5. "People care about where they are going to get thier mortgage payment. Not this. It is time to move on."

    And precisely how are these matters mutually exclusive, how is it that one should not be as concerned about the unconscionable physical torture of human being by these fascists as by their creation and conduct of the continuing financial crisis. Move on? Please. One suspects that you'd encourage Jews to forget about Auschwitz.

    Andrei Vyshinsky

  6. The legal defense as I understand it is that any law that would prevent the President or his administration from performing the duty of ensuring national security simply does not apply. Ensuring national security is a constitutionally derived power and no other law may contradict that. The assumption is that because the President is the Commander in Chief he is vested with the ultimate responsibility for the safety of the country. We will call that the Yoo defense.

    The interesting thing about the Yoo defense is that it flies in the face of the presidential responsibilities in Article 2, section 3, clause 4, which call for the President to "take care that laws are faithfully executed."

    This interpretation of the constitutional powers of the President was adopted by the Bush administration, but no effort has been made by the Obama administration to change that interpretation.

    No proceedings against the Bush administration will go forward. There is a decent chance of a pardon if they ever did. Any non-impeachment offenses against the US can be pardoned by a sitting Prez. Nobody wants to get grilled by their successor, and they've probably all done something they could get grilled for. Nixon got pardoned.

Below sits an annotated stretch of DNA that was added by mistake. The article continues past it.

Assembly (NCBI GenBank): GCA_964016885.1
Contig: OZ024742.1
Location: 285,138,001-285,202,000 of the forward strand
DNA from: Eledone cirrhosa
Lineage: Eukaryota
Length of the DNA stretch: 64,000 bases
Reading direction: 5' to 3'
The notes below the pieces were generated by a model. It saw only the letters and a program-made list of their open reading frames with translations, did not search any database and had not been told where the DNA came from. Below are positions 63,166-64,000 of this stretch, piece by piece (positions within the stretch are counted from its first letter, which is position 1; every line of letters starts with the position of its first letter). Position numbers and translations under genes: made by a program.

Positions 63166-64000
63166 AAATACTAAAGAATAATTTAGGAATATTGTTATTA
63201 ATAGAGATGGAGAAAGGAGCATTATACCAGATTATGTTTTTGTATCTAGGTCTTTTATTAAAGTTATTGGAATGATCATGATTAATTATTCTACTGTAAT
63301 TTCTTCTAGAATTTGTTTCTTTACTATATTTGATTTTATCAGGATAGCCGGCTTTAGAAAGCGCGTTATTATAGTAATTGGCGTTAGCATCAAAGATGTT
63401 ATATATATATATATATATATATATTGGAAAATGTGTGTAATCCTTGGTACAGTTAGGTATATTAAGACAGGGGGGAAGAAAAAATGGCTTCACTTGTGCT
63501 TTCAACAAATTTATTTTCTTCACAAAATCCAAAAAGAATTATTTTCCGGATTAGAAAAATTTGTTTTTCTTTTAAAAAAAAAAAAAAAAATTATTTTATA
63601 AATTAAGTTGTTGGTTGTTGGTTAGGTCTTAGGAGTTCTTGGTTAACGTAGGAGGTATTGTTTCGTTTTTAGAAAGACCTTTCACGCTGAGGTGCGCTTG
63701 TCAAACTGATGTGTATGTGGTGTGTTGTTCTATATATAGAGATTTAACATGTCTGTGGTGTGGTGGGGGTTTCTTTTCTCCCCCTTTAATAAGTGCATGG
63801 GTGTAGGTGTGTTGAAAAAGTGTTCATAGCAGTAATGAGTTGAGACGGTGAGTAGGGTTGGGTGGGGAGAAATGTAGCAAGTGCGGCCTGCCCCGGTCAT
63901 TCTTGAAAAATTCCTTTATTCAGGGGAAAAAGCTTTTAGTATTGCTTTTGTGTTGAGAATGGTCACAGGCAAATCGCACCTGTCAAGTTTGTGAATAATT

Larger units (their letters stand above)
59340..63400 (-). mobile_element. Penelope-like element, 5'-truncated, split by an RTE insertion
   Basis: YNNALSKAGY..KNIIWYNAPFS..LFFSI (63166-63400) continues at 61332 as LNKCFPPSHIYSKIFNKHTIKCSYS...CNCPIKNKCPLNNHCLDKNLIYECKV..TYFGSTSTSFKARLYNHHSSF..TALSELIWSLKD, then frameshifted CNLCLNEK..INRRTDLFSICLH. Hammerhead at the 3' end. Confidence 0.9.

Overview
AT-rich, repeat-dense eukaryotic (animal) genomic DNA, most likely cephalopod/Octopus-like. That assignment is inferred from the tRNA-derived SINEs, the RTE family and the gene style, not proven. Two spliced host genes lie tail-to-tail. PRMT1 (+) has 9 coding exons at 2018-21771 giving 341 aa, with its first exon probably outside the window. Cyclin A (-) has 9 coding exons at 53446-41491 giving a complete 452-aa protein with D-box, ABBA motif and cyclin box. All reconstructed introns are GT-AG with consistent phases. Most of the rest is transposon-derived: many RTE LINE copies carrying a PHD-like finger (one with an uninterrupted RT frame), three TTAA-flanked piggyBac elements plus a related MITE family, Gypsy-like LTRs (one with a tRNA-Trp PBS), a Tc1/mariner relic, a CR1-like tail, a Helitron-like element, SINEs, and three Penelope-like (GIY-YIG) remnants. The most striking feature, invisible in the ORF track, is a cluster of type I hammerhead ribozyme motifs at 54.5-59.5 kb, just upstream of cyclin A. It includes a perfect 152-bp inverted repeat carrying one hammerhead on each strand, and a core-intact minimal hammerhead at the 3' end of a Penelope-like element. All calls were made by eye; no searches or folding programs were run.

7. Et tu, Washington?

    Aren't there enough fake headlines around in the MSM, already? Wishful thinking will not get Cheney before the ICC, hard work and determination will.

    I also note the commenter above giving himself away with the 'time to move on' schtick - that's such a blunt tool, 2010-wise...

  8. Isn't the real issue with Cheney's having the audacity to tout torture, without fear of repercussion, that Obama has stated he is not going to pursue the use of torture by the US, for national security reasons?

  9. Cheney will converse with you about approval. Obama, too.

  10. Your blog isn't interesting or unique enough to read, make a comment as a favor to you, so you'll make a few pennies, and then have the comment censored.

    How many readers and comments would you guess you lose with this policy? As I won't read the response, leave the commentary and your response for others.


    For a review of this topic that is not histrionic, check this blog.

  12. The attitude of "moving on" or "moving forward" without any consequences is just plain wrong. When citizens commit crimes, there's no moving forward until they've done time. But for those in D.C., they get away with whatever crimes they commit. So no on moving forward until justice is served. I'm thinking 20 to life for Cheney! Time to start building for profit prisons to house all those breaking the laws of this land for their lust and greed.

  13. Americans are brain washed and have lost their common sense about health care,out of control capitalism and looking after their poor. Unless they change they will self destruct as a nation.

  14. Why is every American afraid of Cheney?